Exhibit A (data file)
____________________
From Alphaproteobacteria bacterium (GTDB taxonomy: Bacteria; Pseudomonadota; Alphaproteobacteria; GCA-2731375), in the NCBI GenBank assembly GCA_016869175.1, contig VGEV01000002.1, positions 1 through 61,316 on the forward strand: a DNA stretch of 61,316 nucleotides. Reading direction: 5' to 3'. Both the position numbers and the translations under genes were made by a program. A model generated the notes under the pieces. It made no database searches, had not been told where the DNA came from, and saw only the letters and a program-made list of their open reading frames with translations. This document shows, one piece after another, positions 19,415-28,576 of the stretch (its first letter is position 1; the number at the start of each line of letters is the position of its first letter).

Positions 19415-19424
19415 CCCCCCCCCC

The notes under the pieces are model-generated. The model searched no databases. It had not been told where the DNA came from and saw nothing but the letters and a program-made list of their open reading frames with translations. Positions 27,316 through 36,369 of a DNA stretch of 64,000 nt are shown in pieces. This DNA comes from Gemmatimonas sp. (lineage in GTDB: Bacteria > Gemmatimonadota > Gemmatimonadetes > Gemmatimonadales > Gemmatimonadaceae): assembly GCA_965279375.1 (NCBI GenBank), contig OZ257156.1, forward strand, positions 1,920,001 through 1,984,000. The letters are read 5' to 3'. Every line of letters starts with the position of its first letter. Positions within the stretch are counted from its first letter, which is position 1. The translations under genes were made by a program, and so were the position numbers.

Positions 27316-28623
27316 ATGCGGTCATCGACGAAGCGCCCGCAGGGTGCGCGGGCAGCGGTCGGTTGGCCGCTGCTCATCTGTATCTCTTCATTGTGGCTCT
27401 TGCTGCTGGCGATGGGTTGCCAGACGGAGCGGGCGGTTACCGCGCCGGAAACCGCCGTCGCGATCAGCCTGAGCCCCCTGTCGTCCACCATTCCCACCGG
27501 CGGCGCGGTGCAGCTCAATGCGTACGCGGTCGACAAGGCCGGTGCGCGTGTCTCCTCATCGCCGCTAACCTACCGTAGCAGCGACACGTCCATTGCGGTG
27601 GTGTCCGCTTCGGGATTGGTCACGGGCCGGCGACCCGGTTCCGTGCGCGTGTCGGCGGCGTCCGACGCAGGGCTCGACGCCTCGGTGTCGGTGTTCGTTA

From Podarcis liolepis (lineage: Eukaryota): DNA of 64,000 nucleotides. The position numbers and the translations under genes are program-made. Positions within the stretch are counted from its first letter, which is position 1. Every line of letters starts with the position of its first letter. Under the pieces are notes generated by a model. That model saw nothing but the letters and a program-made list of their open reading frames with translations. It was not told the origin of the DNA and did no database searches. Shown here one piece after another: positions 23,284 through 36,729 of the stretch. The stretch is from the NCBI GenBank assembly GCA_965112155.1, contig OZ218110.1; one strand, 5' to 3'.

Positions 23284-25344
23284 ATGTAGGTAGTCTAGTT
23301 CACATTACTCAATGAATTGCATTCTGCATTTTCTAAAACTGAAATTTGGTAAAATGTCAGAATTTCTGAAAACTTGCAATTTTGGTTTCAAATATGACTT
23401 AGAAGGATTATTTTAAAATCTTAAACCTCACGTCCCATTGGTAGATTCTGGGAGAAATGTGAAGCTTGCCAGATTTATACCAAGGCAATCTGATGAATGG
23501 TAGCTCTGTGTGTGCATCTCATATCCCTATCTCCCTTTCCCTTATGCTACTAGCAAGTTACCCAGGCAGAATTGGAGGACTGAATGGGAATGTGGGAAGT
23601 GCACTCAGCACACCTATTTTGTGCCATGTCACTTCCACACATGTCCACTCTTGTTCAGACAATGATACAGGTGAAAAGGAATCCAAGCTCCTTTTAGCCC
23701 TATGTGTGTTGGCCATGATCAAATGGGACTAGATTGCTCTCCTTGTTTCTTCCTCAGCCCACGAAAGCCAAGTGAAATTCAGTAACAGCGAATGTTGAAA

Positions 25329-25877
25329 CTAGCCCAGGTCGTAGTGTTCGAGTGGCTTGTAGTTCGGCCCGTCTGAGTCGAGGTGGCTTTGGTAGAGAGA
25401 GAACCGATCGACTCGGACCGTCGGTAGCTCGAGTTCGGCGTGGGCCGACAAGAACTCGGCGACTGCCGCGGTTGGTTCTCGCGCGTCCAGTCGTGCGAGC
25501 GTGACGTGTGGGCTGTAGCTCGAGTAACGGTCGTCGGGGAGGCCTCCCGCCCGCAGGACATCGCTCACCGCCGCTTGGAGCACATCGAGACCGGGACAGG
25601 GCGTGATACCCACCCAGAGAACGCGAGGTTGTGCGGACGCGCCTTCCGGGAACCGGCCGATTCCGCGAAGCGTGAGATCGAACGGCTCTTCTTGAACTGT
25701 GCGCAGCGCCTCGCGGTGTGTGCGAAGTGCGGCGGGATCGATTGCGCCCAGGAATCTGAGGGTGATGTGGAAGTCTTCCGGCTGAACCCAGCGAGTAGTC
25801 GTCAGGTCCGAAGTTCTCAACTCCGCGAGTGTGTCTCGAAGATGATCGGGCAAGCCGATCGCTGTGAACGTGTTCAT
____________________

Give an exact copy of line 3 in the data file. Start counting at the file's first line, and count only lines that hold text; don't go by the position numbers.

19415 CCCCCCCCCC